Organized labor’s political supporters took a beating in last year’s elections at every level throughout the nation. Now the unions are fighting back — and the “right to work” states of the South and West are rhetorical and actual targets, especially South Carolina.
Consider the latest threat by the National Labor Relations Board. Acting General Council Lafe Solomon wrote attorneys general in South Carolina, South Dakota, Arizona and Utah on April 22 that constitutional amendments requiring a secret ballot for union elections adopted by voters in all four states last year are a violation of federal law, and that he plans to sue them in federal courts to invalidate the state laws.
The constitutional amendment requiring that the decision to form a union must be reached through secret ballot was approved by 86 percent of South Carolina voters last November. Voter approval rates were 79 percent in South Dakota, 61 percent in Arizona and 60 percent in Utah.
The Solomon threat comes on top of a complaint by the NLRB against Boeing for opening a production line for the 787 Dreamliner in North Charleston, claiming that it was illegal retaliation against unionized workers in Washington state.
On Thursday, S.C. Attorney General Alan Wilson and eight other state attorneys general denounced the NLRB action against Boeing as a “retaliatory … intrusion by the federal bureaucracy on behalf of unions” without legal merit and destructive of jobs.
On today’s Commentary page, S.C. Gov. Nikki Haley also states a stern resolve to protect the right to work — and South Carolina’s economic interests — against the NLRB’s pro-union offensive.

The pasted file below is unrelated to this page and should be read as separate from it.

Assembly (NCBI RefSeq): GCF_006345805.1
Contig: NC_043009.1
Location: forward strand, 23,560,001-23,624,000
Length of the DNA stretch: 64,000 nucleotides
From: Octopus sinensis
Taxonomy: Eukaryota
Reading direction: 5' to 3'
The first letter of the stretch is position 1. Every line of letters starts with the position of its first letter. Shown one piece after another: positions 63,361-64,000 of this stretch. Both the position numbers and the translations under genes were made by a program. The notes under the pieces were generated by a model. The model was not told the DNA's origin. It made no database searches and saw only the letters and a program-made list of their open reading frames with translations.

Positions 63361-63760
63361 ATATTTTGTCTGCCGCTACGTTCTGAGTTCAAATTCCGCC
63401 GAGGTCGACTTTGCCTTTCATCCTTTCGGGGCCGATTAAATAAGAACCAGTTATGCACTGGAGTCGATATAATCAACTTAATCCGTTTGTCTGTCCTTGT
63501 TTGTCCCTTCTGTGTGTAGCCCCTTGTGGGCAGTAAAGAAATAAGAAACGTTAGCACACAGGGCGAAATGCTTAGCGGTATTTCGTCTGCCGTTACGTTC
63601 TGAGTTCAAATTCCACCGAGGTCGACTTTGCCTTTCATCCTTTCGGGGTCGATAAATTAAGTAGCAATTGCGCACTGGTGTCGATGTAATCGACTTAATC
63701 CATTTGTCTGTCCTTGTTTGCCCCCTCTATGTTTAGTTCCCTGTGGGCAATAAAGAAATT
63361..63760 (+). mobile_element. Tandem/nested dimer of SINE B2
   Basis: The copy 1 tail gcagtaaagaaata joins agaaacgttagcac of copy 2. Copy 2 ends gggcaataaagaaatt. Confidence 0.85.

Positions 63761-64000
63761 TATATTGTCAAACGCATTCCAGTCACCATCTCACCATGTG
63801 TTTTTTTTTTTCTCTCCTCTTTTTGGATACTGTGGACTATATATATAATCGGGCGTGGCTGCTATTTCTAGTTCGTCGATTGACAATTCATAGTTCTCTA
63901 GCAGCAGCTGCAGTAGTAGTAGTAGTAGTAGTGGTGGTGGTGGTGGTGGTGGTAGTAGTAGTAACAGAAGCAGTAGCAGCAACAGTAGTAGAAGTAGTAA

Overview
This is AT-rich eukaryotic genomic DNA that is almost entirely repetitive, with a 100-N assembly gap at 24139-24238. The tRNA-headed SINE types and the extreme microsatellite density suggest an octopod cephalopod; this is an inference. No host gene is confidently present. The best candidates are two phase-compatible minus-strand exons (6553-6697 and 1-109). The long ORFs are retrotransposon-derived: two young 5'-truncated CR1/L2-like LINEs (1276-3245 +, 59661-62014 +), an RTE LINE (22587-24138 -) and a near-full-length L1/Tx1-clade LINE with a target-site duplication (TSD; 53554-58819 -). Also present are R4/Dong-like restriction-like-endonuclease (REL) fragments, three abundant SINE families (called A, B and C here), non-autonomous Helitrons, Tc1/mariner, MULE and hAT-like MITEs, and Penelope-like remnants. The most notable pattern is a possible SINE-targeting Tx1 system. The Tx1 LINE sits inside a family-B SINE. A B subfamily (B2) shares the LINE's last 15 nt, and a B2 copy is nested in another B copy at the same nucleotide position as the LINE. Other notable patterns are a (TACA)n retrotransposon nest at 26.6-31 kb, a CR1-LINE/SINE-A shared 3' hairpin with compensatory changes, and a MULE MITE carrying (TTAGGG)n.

On a revealing rhetorical level, a recent Washington Post op-ed by Harold Meyerson was entitled, “150 years later we are still fighting the Civil War.” He declared that the nation is “again divided over whether Southern or Northern labor systems, and Southern or Northern versions of government, shall become the national norm.”
In his pro-labor view, states with low unionization and strong right-to-work laws (that allow individuals to opt out of unions) are equivalent to antebellum slave states, while those with strong pro-union laws that often compel union membership are on the right side of history and lead to better, higher-paying jobs for all. The sad history of the U.S. automotive industry should refute this twisted view. But it does seem to reflect the embattled outlook of organized labor — and its minions on the left wing of the Democratic Party.
The unions may make temporary gains with support from the Obama administration, though the NLRB’s legal arguments in the Boeing and secret ballot cases appear weak. But they are fighting an uphill battle.
Even the majority Democratic Massachusetts Legislature voted 111-42 last week to cut off the right of public employee unions to bargain over health care. The head of the Massachusetts AFL-CIO said the defeat was “stunning” and vowed, “We are going to fight this to the bitter end.”
If the labor movement persists in attacking the right to work, it could be writing its own epitaph.